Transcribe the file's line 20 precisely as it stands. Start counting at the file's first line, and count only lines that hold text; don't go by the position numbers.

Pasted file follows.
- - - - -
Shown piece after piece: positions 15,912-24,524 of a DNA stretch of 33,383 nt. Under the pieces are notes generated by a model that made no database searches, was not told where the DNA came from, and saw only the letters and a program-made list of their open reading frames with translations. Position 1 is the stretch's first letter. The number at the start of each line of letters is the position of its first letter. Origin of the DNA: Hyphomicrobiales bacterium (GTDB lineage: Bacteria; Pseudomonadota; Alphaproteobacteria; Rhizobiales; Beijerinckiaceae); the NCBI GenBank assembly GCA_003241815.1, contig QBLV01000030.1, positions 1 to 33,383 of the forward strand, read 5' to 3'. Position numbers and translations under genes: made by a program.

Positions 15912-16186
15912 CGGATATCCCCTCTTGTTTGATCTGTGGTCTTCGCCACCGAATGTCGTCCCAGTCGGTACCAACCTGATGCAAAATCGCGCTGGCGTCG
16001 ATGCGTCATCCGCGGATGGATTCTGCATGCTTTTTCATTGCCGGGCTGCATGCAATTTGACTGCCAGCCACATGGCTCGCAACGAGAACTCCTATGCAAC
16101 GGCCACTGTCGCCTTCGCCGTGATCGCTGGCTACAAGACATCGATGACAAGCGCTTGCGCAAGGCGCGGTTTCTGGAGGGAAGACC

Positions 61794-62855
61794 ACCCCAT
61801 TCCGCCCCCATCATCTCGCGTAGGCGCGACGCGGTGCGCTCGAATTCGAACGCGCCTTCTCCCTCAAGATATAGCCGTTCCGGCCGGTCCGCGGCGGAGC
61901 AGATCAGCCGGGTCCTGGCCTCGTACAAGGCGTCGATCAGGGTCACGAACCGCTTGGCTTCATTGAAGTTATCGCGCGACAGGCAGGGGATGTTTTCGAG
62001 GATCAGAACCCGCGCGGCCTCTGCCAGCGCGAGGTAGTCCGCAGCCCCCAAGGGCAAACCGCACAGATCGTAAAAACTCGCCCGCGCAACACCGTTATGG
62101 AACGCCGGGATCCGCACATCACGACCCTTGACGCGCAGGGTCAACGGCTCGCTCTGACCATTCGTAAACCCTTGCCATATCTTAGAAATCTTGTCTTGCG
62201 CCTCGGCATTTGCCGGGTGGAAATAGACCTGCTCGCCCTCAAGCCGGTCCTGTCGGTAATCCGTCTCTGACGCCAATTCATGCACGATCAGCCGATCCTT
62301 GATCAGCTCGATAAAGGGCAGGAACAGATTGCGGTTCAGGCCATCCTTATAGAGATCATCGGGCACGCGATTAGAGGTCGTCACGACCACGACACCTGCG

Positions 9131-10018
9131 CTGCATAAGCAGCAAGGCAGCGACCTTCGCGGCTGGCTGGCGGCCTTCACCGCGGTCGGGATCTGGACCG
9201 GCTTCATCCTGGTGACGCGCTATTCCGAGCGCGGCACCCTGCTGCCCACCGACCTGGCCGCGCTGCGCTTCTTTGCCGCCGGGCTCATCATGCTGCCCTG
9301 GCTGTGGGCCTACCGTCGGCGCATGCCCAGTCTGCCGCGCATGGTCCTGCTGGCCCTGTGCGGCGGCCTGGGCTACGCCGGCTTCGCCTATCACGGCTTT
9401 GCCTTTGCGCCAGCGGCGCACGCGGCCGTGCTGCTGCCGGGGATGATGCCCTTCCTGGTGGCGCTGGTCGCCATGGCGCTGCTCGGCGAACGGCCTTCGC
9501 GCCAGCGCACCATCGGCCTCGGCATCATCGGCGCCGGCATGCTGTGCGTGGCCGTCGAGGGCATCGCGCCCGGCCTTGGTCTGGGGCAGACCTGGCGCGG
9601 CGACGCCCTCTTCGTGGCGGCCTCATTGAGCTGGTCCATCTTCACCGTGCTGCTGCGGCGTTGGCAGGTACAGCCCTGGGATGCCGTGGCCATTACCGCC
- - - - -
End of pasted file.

9601 CGACGCCCTCTTCGTGGCGGCCTCATTGAGCTGGTCCATCTTCACCGTGCTGCTGCGGCGTTGGCAGGTACAGCCCTGGGATGCCGTGGCCATTACCGCC